During the next few months we prayed and sought out what God would have us do. We also enjoyed our time together and really looked at all of the blessings we had been given. We also took a wonderful trip to the caribbean! After that trip in March, we felt God was moving us towards adoption. We knew this would also be a roller coaster but we feel like if we hang on and trust, in the end there will be a baby coming home to us.

Part 2

So here we were on this new, exciting adventure of IVF. I was actually excited about all those meds, the shots, and the monitoring. I started birth control pills on June 11, 2008 (I know sounds weird to go on those when you're trying to get pregnant). Then came Lu.pron on June 25th. I did really well on the meds, no major problems. We had to wait a bit for my body to cooperate and then I started stims on July 11th. Now for those of you that haven't had the joy of infertility, I got to administer 3 shots a day, yeah fun times :) Everything looked great and my body responded wonderfully. We did a lot of driving during this time, back and forth for appointments. I think I was at the "clinic" every other day.

At the visit on July 20th, I had 28 follicles and we would pull out the "big gun" needle tonight! I'll never forget how nervous Tommy was that he had to do that one (someone who hates needles by the way). They retrieved 23 eggs on July 22nd and I remember praying that one of these, well maybe two, would become our children. The next day we learned that 15 of the eggs were mature and 10 fertilized with I.CSI. On the 25th, they scheduled a day 5 transfer. All 10 little embies were growing well. Then on July 27th, we transferred, 2 great looking blasts (AA and BB ratings). Out of the remaining 8, 2 survived and were frozen.

Then came the dreaded wait. Oh, how I hate to wait and this time was no different. I kept busy, trying not to think about it, but I knew what was inside of me at that time. The first beta was scheduled for August 5th and I remember counting down! Then the Friday before the beta, I started spotting. What? This isn't supposed to be happening. Why is this happening? I was scared and shocked. You see our "clinic" was great. They had filled our hopes up to the max, there was no reason to believe this would not work. Honestly, hadn't really even crossed our minds; better yet, it wasn't an option. I freaked out, I cried. Tommy tried to calm me down. We called the doctor and explained what was going on. The nurses and our doctors were great. They said "it's normal"; your estrogen was really high and this often happens. Take it easy, put your feet up and relax. It continued off and on all weekend. My doctor called on Saturday and said we'd move the beta up to Monday.

My mom went with me that Monday; Tommy had already missed a ton of work and I told him it would be ok because we were just going for the beta. I'll never forget that 3 hour drive of wondering what was going on inside my body. Once at the "clinic" I thought I would die before they called me back. We did the blood draw and they again told me not to worry that again it was common. They told me it would probably be close to lunch time before we knew the results. My mom and decided to do a little shopping while we waited and then the phone rang. My nurse said "Trisha, it's positive but the numbers are low. We'll have to watch it but it worked, Congrats." My hands were shaking and I didn't know what to think. Honestly, when the spotting started, my hope was gone. I thought it was over. I didn't expect to hear those words but oh how sweet they were to my ears. My mom was thrilled. When I called Tommy, I think he was in shock. My beta was 23.8.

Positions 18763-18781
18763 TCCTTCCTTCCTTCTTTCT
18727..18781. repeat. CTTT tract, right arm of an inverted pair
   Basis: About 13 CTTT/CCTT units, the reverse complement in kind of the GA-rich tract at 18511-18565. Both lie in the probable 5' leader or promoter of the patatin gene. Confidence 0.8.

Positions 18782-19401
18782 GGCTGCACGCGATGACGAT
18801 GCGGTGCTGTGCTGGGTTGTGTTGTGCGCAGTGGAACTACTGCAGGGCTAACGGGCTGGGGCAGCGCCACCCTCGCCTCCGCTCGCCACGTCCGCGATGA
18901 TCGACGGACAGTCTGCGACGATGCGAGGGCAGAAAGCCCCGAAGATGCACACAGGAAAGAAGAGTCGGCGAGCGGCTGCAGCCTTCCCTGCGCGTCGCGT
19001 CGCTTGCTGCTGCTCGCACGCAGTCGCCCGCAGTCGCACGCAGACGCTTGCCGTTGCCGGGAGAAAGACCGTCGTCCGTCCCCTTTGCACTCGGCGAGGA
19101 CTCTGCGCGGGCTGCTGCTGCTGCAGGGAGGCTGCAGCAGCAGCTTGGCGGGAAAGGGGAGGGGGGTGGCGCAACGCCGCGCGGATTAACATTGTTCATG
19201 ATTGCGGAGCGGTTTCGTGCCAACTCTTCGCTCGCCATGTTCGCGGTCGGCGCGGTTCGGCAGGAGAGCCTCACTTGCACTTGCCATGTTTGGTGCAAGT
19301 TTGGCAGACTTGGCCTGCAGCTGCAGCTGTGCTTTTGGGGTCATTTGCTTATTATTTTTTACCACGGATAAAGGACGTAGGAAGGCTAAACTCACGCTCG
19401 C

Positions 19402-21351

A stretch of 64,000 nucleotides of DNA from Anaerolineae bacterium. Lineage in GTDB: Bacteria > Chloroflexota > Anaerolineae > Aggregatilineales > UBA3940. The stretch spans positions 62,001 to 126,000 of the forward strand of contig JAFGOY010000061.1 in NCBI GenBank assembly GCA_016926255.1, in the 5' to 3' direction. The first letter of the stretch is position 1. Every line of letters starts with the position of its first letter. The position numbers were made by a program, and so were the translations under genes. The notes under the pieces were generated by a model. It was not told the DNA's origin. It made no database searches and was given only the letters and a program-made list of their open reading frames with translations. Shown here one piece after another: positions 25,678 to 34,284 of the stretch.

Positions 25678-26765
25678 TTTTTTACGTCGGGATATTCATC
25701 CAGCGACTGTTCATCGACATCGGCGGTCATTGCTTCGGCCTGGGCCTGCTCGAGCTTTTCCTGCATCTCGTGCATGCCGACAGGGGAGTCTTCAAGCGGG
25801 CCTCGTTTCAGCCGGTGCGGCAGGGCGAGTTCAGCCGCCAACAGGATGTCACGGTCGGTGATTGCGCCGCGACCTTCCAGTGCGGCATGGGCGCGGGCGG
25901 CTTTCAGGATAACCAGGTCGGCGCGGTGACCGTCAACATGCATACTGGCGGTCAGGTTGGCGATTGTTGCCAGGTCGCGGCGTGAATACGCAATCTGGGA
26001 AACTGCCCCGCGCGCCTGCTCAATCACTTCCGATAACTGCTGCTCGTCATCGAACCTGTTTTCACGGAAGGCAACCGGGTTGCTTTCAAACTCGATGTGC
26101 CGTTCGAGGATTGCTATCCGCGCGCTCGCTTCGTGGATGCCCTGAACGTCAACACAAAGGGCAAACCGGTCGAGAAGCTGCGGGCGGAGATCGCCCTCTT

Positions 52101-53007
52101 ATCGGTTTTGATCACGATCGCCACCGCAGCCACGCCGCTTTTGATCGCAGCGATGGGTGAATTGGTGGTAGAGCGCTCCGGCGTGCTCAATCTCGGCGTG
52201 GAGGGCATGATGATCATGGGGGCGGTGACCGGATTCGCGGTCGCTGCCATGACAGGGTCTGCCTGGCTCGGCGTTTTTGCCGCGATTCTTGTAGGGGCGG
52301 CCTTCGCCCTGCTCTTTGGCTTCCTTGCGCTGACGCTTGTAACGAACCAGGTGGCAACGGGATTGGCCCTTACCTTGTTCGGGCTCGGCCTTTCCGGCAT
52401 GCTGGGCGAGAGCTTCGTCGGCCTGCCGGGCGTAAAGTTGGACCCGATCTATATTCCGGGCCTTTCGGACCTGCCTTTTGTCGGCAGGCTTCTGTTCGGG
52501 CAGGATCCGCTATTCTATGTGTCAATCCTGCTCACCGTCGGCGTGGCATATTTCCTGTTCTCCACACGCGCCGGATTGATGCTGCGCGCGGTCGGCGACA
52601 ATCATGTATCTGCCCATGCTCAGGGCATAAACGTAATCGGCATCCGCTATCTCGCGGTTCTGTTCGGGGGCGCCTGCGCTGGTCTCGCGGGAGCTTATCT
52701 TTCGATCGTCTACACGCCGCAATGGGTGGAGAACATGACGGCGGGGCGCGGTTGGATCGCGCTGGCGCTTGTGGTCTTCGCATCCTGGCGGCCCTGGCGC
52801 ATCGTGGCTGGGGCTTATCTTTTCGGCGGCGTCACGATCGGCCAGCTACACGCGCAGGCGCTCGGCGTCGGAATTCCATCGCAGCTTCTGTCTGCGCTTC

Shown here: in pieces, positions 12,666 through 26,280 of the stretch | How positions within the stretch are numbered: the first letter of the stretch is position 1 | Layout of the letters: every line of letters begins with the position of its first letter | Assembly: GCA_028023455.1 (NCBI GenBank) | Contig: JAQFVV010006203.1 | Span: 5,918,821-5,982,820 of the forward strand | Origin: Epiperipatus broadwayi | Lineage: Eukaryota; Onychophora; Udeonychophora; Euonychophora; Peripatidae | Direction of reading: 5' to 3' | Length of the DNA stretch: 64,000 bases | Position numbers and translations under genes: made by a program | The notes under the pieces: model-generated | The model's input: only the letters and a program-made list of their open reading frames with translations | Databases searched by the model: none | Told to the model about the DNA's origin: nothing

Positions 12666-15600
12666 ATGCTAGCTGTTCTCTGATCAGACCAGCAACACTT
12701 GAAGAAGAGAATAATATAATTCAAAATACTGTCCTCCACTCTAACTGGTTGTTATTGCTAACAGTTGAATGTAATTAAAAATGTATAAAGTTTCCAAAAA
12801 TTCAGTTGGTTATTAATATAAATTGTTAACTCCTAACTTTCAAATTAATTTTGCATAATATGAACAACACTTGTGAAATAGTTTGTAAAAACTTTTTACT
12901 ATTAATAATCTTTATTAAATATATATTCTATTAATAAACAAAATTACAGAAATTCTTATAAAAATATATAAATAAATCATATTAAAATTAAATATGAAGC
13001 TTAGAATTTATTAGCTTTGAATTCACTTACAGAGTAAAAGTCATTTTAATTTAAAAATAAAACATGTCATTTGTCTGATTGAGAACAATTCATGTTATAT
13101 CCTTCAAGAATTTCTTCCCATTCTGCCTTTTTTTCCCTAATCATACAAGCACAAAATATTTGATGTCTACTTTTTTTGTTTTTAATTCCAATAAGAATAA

We spent the night in Charles.ton and had a great time. And much to my disbelief, the spotting stopped. Oh thank you God, please let this little one stay with us. Another beta was scheduled for Wednesday to see if the numbers were doubling; this would be the tell-tell sign or so we thought. Wednesday's beta was 65.8 and I was thrilled; it had more than doubled. My nurse said things were looking better and that we'd still have to remain cautious to see what would happen. I remember taking what had become one of those dreaded home tests and it finally said that one word that I had longed to read for almost 2 years....."pregnant."

The next beta was scheduled for 5 days later. We were feeling good about things from the last beta. This beta was a bit disappointing though....140. Back to the drawing boards. My numbers weren't rising. I was ready to know one way or the other what was going on. Enough of the roller coaster, I'm ready to get off now. I had to twist my doctor's arm and break protocol to get another beta to see what was going on (the next one was supposed to be 2 weeks later). So, four days later the beta had risen to 403, ok now what?

By this time, school had started back (teacher workdays) and I had to tell my boss what was going on. He was great and totally supportive of whatever I needed to do. That day after the last beta, I remember sitting in the faculty meeting again wondering what was going on. Pregnancies run like rabbits at my school yet it seemed to pass by my class. Maybe this was going to be my chance to be like the "others", the ones who don't realize how blessed they are. Later that afternoon the spotting returned. I got home and sobbed. My emotions couldn't take this anymore. I tried to calm down and remain positive because there was a life inside of me. My doctor scheduled an ultrasound a week later. The news was one of our worst fears. Nothing... not a sack, not a pole, no heartbeat, no baby. My doctor wanted to make sure there was nothing in my tubes so I had to have another beta. She said if it was back down, the good news, my body had taken care of everything and we wouldn't have to go through more procedures. She called at lunch and it was under 5. There we sat, once again, with empty arms and with empty hearts.